The social science trip included a visit to the grave of their ancestor, English adventurer William Marsters, who settled on Palmerston in 1863. Some of his descendants still remain on the island, while others are spread around the globe.
The island is home to around 60 people, though that number fluctuates as the supply ship comes and goes from the island.
After a successful day out of the classroom and some yummy treats, the students returned to school to write about their experience.
This week we feature written works from Caroline Marsters and Tamatoa Marsters.
Our Social Studies Trip – Around the island
Our visit to William Marsters’ headstone.
The Marsters in Palmerston are descendants of William Marsters – known as,“Father”
In the olden days, William Marsters returned to Palmerston from Penrhyn.
There were no people on the island when he arrived. There were only a few coconut trees then.
He planted the coconut trees which was used for making copra.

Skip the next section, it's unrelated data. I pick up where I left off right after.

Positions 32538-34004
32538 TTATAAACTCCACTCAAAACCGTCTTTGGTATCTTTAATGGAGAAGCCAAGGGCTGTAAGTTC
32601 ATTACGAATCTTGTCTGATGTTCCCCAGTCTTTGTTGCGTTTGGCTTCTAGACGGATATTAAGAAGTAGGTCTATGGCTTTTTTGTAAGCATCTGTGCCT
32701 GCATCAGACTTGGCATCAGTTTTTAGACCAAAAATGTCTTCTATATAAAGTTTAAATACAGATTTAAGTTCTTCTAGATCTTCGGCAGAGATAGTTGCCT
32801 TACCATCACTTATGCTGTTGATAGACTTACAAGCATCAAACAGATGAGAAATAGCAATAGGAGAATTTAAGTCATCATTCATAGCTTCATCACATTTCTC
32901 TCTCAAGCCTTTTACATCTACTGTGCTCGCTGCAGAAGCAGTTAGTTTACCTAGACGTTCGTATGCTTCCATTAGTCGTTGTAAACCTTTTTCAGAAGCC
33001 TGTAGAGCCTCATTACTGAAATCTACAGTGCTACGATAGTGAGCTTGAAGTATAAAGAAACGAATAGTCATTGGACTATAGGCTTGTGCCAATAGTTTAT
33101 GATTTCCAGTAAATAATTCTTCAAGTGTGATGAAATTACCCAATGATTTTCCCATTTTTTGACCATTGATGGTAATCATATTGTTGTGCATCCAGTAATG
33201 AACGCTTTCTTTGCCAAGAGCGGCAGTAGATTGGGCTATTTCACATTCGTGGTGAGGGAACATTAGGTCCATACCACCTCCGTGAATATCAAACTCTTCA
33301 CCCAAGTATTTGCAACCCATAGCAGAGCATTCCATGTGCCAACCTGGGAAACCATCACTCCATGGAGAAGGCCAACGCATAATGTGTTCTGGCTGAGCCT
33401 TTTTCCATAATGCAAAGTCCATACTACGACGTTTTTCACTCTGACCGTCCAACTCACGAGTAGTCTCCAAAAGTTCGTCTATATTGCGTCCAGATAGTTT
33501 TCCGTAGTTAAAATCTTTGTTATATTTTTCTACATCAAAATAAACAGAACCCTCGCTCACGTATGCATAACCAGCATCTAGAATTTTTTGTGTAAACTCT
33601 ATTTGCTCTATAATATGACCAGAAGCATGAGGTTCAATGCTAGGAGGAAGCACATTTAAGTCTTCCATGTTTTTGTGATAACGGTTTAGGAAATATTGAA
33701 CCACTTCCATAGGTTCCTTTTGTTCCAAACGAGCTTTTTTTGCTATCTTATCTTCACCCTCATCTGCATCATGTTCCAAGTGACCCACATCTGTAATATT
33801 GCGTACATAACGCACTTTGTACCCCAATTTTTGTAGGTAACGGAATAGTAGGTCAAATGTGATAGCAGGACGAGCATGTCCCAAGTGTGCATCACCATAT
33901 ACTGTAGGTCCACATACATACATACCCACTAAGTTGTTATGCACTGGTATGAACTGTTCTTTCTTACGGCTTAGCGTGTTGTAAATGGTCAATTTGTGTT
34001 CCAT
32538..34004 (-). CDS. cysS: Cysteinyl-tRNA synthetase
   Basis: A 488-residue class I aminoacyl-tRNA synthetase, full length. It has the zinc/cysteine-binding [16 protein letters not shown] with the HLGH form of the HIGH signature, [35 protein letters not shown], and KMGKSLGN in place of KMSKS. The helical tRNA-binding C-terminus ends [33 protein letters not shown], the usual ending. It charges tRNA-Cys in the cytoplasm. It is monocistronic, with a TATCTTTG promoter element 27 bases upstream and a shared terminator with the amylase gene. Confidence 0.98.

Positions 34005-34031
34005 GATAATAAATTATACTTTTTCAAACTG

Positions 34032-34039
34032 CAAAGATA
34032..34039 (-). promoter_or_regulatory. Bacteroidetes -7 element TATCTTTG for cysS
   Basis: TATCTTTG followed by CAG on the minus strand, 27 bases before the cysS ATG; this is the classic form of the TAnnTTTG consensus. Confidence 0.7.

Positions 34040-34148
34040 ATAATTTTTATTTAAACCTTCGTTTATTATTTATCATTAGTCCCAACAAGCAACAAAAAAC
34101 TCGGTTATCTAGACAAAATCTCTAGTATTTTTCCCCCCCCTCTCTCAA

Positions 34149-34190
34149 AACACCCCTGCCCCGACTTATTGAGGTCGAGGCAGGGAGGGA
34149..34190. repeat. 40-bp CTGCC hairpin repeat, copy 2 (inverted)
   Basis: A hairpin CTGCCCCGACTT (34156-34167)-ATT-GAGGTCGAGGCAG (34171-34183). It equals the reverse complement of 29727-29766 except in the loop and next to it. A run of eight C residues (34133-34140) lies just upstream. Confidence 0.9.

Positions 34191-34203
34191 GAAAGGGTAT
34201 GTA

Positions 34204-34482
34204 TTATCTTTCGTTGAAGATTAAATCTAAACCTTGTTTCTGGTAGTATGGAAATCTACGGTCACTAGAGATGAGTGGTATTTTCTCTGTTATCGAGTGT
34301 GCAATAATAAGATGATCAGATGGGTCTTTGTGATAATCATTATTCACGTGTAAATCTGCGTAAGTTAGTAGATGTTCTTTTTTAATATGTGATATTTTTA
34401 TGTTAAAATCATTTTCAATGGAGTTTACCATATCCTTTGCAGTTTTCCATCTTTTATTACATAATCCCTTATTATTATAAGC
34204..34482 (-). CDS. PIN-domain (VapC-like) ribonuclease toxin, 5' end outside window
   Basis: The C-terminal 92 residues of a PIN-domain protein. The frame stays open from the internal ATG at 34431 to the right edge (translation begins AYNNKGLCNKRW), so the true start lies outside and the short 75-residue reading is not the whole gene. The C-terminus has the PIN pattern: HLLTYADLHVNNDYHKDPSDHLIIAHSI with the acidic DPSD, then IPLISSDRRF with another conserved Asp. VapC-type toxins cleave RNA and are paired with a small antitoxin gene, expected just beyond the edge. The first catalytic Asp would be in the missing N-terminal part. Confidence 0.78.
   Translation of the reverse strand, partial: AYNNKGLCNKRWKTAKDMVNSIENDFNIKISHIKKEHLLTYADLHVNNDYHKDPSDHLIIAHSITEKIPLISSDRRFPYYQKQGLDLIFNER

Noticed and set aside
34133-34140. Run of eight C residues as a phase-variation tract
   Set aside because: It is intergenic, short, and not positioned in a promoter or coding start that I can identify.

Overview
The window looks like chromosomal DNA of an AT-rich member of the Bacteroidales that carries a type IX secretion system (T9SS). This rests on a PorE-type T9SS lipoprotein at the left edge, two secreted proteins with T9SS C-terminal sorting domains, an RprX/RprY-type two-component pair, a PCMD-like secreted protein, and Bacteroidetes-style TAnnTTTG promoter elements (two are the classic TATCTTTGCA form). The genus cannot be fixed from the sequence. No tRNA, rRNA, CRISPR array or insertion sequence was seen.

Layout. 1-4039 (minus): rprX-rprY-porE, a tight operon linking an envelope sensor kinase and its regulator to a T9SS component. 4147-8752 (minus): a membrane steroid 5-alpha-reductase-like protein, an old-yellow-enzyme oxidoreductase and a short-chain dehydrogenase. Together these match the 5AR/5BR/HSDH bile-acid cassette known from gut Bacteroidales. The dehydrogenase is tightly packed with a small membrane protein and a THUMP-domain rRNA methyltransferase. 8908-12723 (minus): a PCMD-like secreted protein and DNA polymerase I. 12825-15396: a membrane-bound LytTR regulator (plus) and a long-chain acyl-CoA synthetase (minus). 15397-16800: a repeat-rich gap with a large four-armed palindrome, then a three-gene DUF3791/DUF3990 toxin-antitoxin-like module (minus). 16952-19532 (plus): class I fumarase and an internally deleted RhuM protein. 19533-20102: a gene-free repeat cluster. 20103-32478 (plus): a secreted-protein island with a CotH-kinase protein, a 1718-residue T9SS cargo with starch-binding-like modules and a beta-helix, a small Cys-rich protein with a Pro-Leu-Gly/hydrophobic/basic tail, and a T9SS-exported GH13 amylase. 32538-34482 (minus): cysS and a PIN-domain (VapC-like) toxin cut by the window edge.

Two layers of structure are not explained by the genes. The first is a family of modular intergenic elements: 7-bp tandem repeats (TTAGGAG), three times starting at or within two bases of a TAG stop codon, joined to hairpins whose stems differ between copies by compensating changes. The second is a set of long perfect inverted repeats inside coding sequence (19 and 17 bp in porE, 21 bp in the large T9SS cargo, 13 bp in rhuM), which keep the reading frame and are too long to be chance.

This is the story of William Marsters and the beginning of Palmerston Atoll.
By Caroline Marsters
10 years old
Our Social Studies Trip – Life in Palmerston, a long time ago
The younger children from Palmerston Lucky School were studying about the olden days in Palmerston. We prepared some questions to ask the people around the island. We also visited a place called, “Refuge Hill”, which is near our Health Clinic and in the middle of our island. It’s not really a big hill. It’s more like a big lump of dirt piled up. This is where some people went to in 2005 when there was a cyclone over Palmerston.
8 years old